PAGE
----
Commercialisation of GM canola in Australia is likely to have only negligible direct impacts on the organic canola, livestock and honey industries, according to a report released by the Australian Bureau of Agricultural and Resource Economics (ABARE).
The report, Potential impacts from the introduction of GM canola on organic farming in Australia, investigates the potential economic impacts of the commercialisation of GM canola in Australia on domestic organic agriculture, and looks into the treatment of GMOs in organic certification standards.
Certified organic agriculture has rapidly grown in recent years, but remains a small market providing food to those who want to avoid potential chemical residues and GM material.
"Organic standards require that crops be isolated from non-organic crops and products, including both conventional and GM canola. Planting GM canola in place of conventional canola would therefore have minimal impact on organic canola," said Phillip Glyde, executive director of ABARE.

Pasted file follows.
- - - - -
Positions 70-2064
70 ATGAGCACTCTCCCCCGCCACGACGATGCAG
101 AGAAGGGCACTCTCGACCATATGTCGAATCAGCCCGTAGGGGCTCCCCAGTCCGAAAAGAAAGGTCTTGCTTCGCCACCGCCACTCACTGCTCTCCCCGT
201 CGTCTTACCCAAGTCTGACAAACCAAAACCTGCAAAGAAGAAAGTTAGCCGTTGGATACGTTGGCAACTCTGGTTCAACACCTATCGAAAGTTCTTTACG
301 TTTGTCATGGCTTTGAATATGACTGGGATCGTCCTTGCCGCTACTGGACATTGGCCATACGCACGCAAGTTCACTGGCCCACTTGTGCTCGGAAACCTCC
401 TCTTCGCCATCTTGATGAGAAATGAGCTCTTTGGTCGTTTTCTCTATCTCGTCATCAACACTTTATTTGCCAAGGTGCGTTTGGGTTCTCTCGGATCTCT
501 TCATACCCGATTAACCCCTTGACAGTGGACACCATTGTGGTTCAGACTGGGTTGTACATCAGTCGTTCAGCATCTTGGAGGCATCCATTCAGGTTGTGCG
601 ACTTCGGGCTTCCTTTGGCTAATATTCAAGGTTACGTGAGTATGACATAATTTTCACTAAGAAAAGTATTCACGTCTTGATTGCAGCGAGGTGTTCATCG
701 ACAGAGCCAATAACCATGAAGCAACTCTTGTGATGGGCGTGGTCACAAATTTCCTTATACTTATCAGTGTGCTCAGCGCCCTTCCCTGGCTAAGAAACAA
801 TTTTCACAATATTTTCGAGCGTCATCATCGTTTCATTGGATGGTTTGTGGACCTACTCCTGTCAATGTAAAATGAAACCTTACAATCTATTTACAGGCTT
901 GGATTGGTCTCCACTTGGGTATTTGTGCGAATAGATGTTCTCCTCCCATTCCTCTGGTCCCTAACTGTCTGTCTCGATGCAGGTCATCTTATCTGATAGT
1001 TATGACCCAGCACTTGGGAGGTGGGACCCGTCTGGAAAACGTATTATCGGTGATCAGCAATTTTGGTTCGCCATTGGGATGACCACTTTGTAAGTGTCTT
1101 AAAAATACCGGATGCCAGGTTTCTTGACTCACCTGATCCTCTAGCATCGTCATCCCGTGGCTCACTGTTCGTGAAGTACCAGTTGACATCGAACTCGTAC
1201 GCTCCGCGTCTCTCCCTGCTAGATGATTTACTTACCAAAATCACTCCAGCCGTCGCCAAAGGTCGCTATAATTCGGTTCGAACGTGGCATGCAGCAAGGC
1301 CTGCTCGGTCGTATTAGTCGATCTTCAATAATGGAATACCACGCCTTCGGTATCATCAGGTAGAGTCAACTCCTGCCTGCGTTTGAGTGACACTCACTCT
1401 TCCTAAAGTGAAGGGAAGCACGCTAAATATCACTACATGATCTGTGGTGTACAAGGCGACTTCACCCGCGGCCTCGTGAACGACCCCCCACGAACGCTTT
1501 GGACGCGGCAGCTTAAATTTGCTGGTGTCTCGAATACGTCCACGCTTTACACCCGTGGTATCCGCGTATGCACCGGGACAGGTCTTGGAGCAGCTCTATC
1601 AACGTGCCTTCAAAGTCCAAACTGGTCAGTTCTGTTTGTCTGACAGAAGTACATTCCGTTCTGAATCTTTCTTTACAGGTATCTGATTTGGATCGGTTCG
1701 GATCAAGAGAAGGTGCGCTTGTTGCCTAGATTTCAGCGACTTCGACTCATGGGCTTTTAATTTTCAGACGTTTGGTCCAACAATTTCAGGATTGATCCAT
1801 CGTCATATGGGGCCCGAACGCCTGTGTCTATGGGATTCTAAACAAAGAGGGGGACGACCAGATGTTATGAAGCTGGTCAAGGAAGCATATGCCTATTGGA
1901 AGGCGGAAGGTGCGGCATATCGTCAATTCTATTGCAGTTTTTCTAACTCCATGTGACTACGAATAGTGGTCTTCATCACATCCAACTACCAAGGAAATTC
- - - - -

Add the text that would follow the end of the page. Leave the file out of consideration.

"Impact on organic honey is likely to be minimal for the same reason: current standards require that bees do not forage on conventional crops."
The organic livestock industry was found to use a range of organic feedstuffs, and the lack of canola crushing in Australia over the past few years suggested that organic canola meal is not an important component of livestock feed rations.
"The introduction of GM canola would therefore appear to have minimal impact on the organic livestock industry," said Glyde.
Glyde also cautioned that Australia's stringent standards could be detrimental to the industry.
"Australian organic standards tend to be more stringent than those in our export markets. Therefore, Australian certified organic products are likely to continue to be accepted in export markets if GM canola is introduced in Australia," he said. "However, the stringent domestic requirements may reduce Australia's price competitiveness."